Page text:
As many as 400 African American soldiers fought in Connecticut’s Continental and state regiments during the Revolutionary War, according to David Oliver White, author of Connecticut’s Black Soldiers, 1775-1783.
Forgotten Patriots, published by the Daughters of the American Revolution (DAR) in 2008, lists only one African American soldier from Wilton — Solomon Soutice, who served from 1778 until 1782.
According to the DAR, Soutice may have also been a “Pequot Indian.”
In 1973, White published his book containing a list of 289 names belonging to Connecticut men who fought in the war and “have been identified from documentary sources as black soldiers.”
According to White, the documentation for the names came from “manuscript and published Connecticut Revolutionary War archives, private manuscripts, and town and local histories.”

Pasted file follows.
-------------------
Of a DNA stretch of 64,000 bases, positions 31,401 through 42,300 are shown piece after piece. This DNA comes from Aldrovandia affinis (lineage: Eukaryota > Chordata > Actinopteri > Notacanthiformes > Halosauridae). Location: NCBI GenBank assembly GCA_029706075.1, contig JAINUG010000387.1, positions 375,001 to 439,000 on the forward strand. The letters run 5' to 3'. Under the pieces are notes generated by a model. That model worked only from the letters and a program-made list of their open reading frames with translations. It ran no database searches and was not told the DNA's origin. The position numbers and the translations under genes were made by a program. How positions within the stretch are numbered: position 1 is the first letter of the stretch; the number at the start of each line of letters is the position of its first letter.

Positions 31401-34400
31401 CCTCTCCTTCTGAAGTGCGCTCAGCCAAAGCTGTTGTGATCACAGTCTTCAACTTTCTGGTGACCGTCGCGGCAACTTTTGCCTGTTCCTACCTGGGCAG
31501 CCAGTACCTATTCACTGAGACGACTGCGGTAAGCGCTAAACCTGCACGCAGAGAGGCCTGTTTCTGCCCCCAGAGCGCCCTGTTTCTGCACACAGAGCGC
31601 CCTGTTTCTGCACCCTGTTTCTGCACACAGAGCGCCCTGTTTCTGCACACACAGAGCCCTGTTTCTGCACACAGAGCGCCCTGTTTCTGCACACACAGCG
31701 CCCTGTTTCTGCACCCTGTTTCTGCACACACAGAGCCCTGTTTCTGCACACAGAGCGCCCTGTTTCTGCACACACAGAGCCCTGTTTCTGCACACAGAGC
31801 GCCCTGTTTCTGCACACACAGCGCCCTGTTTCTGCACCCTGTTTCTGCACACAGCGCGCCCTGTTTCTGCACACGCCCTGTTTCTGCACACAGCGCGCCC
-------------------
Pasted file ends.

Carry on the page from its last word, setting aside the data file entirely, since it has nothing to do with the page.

Both enslaved and free African Americans served in the army as soldiers, laborers and servants. Some were offered freedom when they enlisted, while others remained enslaved and were substitutes for their masters.
“There were several situations where slaves fought without any promise that they would be emancipated,” White wrote, “but served out of a love for their home, for adventure, or perhaps for a different way of life than the drudgery of slavery.”
No records were found that showed the reason for Soutice’s enlistment, nor were any records discovered that showed where in Wilton Soutice lived, when he was born or when he died.